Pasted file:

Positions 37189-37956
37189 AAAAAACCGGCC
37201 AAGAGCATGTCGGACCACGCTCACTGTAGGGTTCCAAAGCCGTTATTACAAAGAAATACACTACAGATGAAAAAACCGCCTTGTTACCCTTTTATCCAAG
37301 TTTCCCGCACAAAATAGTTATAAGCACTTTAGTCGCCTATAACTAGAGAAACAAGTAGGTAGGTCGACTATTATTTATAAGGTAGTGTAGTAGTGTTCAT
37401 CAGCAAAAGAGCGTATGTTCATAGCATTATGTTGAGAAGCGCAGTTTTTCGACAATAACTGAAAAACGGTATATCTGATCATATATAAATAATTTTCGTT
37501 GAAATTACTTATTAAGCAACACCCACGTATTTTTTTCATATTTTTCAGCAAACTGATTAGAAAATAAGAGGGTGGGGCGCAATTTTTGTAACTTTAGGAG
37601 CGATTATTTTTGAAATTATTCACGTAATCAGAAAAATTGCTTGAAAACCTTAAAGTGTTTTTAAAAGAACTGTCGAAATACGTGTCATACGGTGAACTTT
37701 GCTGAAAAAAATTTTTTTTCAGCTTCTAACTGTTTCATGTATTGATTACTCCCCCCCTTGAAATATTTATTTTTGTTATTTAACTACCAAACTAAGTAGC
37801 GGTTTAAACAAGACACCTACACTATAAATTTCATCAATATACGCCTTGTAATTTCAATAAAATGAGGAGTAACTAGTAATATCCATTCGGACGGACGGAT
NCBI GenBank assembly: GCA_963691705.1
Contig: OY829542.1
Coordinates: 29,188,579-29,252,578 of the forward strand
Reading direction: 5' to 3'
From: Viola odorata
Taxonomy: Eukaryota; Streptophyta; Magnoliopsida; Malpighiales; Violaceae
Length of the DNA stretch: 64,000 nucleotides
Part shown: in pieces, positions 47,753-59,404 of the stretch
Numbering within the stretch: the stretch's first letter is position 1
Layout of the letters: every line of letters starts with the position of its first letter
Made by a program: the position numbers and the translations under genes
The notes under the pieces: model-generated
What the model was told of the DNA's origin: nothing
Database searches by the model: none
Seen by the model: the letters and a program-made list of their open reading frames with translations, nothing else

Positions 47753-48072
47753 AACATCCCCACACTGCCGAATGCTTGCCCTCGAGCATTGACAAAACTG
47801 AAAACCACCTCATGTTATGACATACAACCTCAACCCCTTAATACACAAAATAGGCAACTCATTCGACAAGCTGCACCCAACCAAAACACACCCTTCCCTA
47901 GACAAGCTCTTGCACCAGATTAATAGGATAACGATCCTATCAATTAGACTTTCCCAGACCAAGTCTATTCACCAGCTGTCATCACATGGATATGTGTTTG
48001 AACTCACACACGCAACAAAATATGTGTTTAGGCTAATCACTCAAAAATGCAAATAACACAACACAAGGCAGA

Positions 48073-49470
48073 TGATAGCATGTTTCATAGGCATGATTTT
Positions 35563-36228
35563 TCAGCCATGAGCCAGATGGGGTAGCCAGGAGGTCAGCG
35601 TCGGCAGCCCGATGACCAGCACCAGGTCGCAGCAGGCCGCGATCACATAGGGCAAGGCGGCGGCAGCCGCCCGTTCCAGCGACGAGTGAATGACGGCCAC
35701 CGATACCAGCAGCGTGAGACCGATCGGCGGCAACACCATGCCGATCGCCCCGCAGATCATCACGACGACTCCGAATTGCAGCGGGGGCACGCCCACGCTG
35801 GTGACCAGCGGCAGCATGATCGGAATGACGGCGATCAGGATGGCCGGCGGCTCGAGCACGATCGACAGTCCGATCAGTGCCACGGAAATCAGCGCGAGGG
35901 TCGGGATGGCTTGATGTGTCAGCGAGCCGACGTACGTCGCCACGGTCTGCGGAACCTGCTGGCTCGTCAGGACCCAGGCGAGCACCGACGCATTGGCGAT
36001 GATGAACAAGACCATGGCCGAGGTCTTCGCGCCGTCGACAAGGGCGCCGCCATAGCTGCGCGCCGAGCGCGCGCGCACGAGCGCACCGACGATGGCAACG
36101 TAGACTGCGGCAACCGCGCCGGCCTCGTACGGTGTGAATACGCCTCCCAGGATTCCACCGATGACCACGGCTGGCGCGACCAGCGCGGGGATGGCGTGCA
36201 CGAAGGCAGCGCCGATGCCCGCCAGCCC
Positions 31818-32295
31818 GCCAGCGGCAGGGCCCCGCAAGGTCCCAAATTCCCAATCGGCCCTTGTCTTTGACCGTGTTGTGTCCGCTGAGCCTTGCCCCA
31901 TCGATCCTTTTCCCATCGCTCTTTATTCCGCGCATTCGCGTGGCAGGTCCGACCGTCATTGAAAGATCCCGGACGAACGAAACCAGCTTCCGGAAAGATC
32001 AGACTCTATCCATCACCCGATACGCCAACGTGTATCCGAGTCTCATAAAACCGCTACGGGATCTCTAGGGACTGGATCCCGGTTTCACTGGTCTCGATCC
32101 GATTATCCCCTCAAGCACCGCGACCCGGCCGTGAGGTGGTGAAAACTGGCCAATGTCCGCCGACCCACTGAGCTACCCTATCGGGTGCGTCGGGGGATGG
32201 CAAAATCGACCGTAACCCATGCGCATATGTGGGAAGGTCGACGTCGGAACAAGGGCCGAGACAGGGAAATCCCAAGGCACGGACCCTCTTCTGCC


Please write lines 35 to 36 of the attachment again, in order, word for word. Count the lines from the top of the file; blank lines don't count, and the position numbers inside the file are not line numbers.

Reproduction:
35701 CGATACCAGCAGCGTGAGACCGATCGGCGGCAACACCATGCCGATCGCCCCGCAGATCATCACGACGACTCCGAATTGCAGCGGGGGCACGCCCACGCTG
35801 GTGACCAGCGGCAGCATGATCGGAATGACGGCGATCAGGATGGCCGGCGGCTCGAGCACGATCGACAGTCCGATCAGTGCCACGGAAATCAGCGCGAGGG